if plaintiff carriers are exposed to liability, whether through administrative or private enforcement actions, for their previous non-compliance with the 1962 Order as interpreted in 1972.
Since the ICC has yet to make clear that it understands the 1962 Order to impose substantive liability on plaintiff carriers in the absence of either superseding contracts approved by the Commission under § 1(14)(b) or administrative enforcement proceedings, and indeed has suggested otherwise in the 1972 interpretive ruling, we remand to the Commission to determine whether, and as of what point, plaintiffs can be held liable for their previous mon-compliance. If the ICC determines that there is no such liability under the terms of the 1962 Order, we also urge it to investigate the possibility of conducting a settlement conference among all the interested parties (which would not be limited to the formal parties in this action). Such an approach might better accommodate the interests within this troubled transportation sector than continued litigation, and would aid judicial administration as well as uniformity of regulatory policy by terminating pending lawsuits in different courts.
Finally, we decline to enjoin enforcement of the 1962 Order, as to retrospective application, pending the outcome of administrative proceedings on remand.
II. BACKGROUND AND PRIOR PROCEEDINGS
In order to understand the various contentions of the parties, a somewhat detailed background is necessary.
A. Statutory Scheme in General
Section 1(4) of the Act makes it the duty of every common carrier by rail to furnish transportation upon reasonable request and to establish just and reasonable rates. Section 3(4) requires every common carrier to provide facilities for the the interchange of traffic. Compensation for inter-line traffic is provided by through rates with other railroads, as established by the railroads under § 1(4) or the Commission under § 15(3). 49 U.S.C. §§ 1(4), 3(4), 15(3).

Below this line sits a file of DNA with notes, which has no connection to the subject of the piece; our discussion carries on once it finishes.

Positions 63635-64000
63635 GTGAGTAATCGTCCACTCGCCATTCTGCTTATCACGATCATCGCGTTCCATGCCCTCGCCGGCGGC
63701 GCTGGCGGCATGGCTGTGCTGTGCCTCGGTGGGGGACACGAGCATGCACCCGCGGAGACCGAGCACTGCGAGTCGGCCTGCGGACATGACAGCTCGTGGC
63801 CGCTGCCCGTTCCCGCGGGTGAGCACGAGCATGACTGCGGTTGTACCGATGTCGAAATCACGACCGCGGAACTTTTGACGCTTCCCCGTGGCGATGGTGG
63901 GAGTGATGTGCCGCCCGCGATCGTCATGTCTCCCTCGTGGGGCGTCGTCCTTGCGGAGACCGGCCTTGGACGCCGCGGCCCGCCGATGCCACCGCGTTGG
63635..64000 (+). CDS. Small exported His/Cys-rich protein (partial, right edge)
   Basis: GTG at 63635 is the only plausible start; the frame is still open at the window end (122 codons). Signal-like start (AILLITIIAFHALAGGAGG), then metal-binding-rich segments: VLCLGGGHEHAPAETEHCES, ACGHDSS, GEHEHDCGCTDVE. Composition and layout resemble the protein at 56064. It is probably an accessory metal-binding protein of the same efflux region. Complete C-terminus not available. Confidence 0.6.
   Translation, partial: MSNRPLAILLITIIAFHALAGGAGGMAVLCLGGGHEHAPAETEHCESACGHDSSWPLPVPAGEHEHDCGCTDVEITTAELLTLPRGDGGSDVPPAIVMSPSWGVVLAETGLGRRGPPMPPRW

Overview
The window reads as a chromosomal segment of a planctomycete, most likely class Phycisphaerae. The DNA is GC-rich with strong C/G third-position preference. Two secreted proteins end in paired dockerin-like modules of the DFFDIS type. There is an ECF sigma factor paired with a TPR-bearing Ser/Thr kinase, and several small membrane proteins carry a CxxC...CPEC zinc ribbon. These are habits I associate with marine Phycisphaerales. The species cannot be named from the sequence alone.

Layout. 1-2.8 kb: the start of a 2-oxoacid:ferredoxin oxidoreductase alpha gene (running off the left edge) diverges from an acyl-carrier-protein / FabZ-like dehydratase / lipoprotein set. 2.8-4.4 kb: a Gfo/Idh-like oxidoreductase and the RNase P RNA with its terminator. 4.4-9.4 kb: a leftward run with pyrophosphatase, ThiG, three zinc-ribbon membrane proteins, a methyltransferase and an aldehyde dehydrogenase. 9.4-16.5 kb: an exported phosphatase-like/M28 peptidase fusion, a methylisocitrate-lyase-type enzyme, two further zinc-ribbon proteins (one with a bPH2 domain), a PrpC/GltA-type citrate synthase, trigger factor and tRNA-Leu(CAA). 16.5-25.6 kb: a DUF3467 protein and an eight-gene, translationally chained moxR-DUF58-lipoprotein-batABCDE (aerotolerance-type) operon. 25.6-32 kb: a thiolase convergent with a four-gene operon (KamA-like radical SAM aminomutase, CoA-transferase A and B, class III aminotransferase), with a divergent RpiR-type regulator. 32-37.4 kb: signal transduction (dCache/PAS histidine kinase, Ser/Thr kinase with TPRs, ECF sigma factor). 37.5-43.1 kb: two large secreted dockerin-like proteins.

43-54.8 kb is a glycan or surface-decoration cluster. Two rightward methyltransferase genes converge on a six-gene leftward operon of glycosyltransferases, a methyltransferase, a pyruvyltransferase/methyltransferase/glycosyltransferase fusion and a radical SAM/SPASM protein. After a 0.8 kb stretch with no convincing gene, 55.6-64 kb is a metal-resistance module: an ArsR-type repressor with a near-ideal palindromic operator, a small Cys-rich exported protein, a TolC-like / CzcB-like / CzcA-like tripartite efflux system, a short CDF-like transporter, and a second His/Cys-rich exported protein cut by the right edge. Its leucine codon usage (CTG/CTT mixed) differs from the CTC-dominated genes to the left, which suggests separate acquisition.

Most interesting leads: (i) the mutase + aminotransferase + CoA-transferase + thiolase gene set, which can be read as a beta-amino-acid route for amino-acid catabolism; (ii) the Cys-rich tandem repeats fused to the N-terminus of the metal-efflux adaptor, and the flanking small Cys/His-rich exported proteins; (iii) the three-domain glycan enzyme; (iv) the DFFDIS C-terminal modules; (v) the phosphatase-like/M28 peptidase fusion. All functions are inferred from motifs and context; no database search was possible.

As part of the railroad's duty to provide transportation service, section 1(11) requires the carrier to provide reasonably adequate and suitable "car service" for all the traffic it holds itself out to transport. And in the case of perishable commodities, the obligation extends to the provision of rail cars with protection against heat or cold.
The shipper or receiver of perishables pays two charges, one for transportation and one for protective service, both of which are covered by railroad tariffs filed with the Commission. In a shipment involving more than one carrier, these charges are in the form of joint tariffs.